5 things every mobile game developer should know about Chinese players
Henry Fong is the CEO and founder of Yodo1, a Chinese game publisher that has helped Western companies like Robot Entertainment and Digital Chocolate localize and distribute games for the Chinese market
China has the world's largest market for iOS/Android games, but for many Western developers, it's a country that still causes a lot uncertainty, trepidation, and frankly, misunderstanding. As CEO of a Western mobile game publisher based in China, here are five points I usually make when talking with my colleagues from the U.S. and Europe.
1. Most of the top paid download games in China's Apple App Store are from the West.
While China has a robust market for locally-produced games, paid downloads are dominated by Western titles. At the time of writing this article, for instance, PopCap and EA's Plants vs Zombies is #1 on China's Apple App Store paid games chart, and Fruit Ninja is #2. In fact, 8 of the top 10 paid apps are Western. This indicates China's strong interest in Western games.
However, note that I say "paid" downloads, because that brings up my next point about the Chinese market:
2. Chinese don't like buying games -- but they spend a lot within them.
While a handful of paid iOS/Android games have attracted a large Chinese audience, they're actually a small fraction of the total market. That's because Chinese are very reluctant to buy games outright. Instead, their preference is to churn through a slew of free-to-play games.
Once they find a title they like, however, Chinese gamers typically monetize at extremely high rates, through in-app payments.
At the moment, all of the top 10 grossing games in Apple's App Store in China are freemium. Unofficial industry sources suggest the top freemium smartphone games in China earn $1-2 million a month through in-app payments -- twice as much as they were making a short six months ago. But why do Chinese gamers spend so much?
3. Chinese gamers not only buy virtual upgrades -- they brag about buying them.
Western gamers typically don't like to brag about the premium items they've bought to enhance their game play, preferring to project the perception that they've advanced in-game solely through skill and long play.
This logic is totally reversed in China -- Chinese gamers boast about game upgrades they've purchased, and enjoy showing them off whenever they can. This fits the general atmosphere of conspicuous consumption so common in the new China, where luxury fashion brands and cars are popular status symbols.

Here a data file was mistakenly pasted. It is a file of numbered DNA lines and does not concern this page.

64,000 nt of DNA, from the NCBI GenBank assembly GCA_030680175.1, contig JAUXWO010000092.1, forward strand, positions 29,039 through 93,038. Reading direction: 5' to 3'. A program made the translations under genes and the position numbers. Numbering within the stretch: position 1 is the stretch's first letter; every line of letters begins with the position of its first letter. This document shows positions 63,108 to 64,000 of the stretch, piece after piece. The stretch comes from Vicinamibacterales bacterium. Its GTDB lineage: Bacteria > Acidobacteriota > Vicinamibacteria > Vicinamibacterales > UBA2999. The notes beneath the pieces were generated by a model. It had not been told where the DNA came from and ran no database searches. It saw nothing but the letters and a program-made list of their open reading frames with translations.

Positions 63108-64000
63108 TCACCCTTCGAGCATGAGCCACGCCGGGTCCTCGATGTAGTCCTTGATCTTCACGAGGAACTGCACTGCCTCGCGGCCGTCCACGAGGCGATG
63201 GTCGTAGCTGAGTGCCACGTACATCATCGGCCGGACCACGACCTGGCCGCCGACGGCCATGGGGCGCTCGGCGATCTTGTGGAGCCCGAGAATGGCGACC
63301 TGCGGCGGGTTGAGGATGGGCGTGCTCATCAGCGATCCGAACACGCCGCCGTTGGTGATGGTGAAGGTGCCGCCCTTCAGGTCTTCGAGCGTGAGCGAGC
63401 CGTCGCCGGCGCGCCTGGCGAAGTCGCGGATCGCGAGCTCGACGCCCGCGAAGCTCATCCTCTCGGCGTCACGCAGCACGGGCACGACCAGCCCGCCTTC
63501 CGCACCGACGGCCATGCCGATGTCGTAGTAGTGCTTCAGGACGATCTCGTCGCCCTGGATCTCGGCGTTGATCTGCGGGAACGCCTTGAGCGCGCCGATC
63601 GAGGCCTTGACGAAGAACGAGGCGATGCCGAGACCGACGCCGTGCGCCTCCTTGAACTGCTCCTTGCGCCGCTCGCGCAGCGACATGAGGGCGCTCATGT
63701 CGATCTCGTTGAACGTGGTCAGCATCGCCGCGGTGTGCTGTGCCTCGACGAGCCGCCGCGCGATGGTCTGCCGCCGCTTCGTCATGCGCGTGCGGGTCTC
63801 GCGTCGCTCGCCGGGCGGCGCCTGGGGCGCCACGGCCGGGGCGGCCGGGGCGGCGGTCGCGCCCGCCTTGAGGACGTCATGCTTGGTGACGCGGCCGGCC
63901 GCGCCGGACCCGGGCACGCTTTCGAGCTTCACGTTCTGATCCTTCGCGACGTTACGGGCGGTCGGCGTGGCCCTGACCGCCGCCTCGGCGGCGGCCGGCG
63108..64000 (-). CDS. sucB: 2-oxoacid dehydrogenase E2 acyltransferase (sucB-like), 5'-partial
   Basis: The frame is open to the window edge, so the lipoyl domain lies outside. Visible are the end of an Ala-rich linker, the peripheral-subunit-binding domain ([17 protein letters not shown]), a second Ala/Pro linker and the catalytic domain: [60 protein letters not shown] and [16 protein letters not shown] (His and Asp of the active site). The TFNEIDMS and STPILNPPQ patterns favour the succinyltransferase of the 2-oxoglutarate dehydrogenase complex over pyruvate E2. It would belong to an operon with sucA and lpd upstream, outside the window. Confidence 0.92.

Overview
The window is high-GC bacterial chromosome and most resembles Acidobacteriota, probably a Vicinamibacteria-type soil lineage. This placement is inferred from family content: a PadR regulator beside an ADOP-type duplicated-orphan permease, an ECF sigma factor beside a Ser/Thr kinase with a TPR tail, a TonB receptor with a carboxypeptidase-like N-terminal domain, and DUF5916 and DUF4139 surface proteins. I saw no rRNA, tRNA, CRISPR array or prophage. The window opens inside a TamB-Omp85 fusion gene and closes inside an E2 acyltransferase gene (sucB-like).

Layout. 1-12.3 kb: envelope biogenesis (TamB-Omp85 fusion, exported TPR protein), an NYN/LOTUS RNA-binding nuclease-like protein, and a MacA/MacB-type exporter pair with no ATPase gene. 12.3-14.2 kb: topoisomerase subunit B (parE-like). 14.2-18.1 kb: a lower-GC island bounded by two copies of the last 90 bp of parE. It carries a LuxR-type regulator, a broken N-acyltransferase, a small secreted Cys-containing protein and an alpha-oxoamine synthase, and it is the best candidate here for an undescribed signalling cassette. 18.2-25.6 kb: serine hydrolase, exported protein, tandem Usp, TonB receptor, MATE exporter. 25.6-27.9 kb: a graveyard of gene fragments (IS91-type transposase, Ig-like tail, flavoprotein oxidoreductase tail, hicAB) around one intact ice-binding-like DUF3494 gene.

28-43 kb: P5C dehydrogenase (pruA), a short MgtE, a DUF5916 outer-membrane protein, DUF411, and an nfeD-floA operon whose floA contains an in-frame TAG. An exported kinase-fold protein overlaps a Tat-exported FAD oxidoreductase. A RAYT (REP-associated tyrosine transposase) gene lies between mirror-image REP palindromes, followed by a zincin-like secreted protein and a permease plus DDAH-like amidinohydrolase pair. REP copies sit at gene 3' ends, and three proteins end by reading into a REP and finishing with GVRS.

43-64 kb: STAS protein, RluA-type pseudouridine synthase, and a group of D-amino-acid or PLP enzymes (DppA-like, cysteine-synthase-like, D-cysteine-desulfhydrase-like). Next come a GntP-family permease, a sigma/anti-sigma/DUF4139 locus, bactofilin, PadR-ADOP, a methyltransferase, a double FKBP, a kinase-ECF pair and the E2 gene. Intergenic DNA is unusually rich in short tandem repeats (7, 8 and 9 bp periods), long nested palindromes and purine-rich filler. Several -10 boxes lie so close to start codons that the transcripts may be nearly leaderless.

Smart designers can leverage that desire by making it easy for gamers to show off their paid-for items -- for example, through premium virtual items that can be displayed on a gamer's avatar.
Another game mechanic that monetizes well: Items and abilities that guild leaders can buy and gift to other guild members. This behavior leverages the Chinese cultural expectation that "The Boss" pays for his underlings, and thus, is a great way for wealthy players to gain (i.e. buy) more in-game social status.
4. MMOs on mobile are really popular in China.
While Western developers still associate MMOs with PC gaming, China's extremely large audience for the sub-genre is trending toward mobile.
The iOS/Android ports of MMOs like Hoolai's 3 Kingdoms have gained users in the millions; not surprisingly, 10/10 of the current Top Grossing games in Apple's App Store in China are MMOs or multi-player social strategy/simulations of some kind.
Clearly, Chinese fans of games like World of Warcraft (which is still huge here) are turning to their smartphones to get their MMO fix.
5. China's mobile gaming market is still a wild frontier -- but there are ways for Western developers to protect themselves.
To be sure, China's mobile market is still very fragmented, and difficult to navigate. There are over 100 Android app stores, after all. Even more worrying for developers? Piracy of Western games is still rampant. However, there are ways to protect your content and your revenue.
Since mobile games in China mostly monetize through in-app payments, for example, it's a good idea to tie your game's log-in and in-app payment authentication process to an external server. That way, even if hackers manage to bypass the client or Apple's IAP process, they won't be able to bypass yours.
Beyond technical solutions like that, getting a local partner makes all the difference to protecting your games. China's app stores are much more likely to heed the cease-and-desist warnings of a fellow Chinese tech company, than a remote foreign developer. For this, we've developed a methodology for getting app stores to pull copycat games that try to rip off our partners, and replace them with the official versions -- read more about that on our blog.
TL;DR: China may seem like an uninviting place for Western developers, but if you look closer, you'll be impressed by how much the country wants to play -- and pay -- for your games.
The Workshop —
Marina del Rey,
Senior FX Artist